Ostensibly made for kids, Godzilla's Revenge is unique in that all the monster action occurs within the context of a young boy's dreams. One could go so far as to say that it's a "real world" movie, with Godzilla and the other monsters appearing only as the fantasy characters they actually are.

The landscape in which the little boy, Ichiro (Tomonori Yazaki), lives is a bleak one; it's set in Tokyo's industrial district, both of his parents work long hours and are never at home, and the older kids bully the poor little sod to the point that his retreat into fantasies of Monster Island is pretty danged sad. In his dreams, Ichiro meets Minya, Godzilla's son, who is similarly tormented by a big rubber beast named Gabara. Over the course of the movie, Godzilla attempts to teach Minya courage, the lessons from which Ichiro brings back to the waking world with him. This comes in handy, because some inept bank robbers, seeking a safe house in Ichiro's neighborhood, end up abducting him. By remembering the lessons Godzilla taught his son, he is able to stand up to them—and finally, he even faces down the rotten bastard kids who have been bullying him since the beginning of the picture.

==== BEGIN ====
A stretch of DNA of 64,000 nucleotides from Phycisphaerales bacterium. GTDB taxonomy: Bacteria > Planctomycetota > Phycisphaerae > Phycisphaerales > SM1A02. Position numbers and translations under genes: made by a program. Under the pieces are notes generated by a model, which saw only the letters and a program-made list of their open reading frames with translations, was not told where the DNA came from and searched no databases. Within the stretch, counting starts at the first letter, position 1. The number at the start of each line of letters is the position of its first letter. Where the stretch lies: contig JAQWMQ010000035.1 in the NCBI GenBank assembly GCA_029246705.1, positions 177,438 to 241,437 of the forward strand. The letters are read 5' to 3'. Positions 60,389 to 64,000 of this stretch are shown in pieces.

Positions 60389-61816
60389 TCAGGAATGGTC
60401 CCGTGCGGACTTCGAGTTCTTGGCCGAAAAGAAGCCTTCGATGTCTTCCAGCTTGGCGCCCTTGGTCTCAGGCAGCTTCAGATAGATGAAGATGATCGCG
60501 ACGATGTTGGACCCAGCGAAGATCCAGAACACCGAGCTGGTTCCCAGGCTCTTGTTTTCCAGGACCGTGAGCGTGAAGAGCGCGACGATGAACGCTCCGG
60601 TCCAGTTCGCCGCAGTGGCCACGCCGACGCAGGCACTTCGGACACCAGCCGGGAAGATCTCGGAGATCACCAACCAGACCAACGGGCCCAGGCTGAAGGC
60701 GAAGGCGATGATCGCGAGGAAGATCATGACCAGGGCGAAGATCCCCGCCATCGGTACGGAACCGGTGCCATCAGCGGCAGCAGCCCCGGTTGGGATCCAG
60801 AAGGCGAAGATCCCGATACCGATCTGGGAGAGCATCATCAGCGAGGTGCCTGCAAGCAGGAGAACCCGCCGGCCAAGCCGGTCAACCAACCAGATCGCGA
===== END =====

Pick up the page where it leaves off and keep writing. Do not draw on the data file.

Despite the fact that the lessons Ichiro learns about defending himself are dubious at best, some well-timed moments of levity manage to temper the film's bleakness, which—particularly for a kid's film—has the potential to be truly depressing. Ironically, some of the humor works better in the English version, just because the silly dubbing ramps up the movie's goofiness quotient. In the Japanese version, Minya's voice (yes, Minya talks) sounds not unlike a squeaky girl, whereas in the English version, he sounds remarkably like Barney the purple dinosaur after a few bourbon and ginger ales.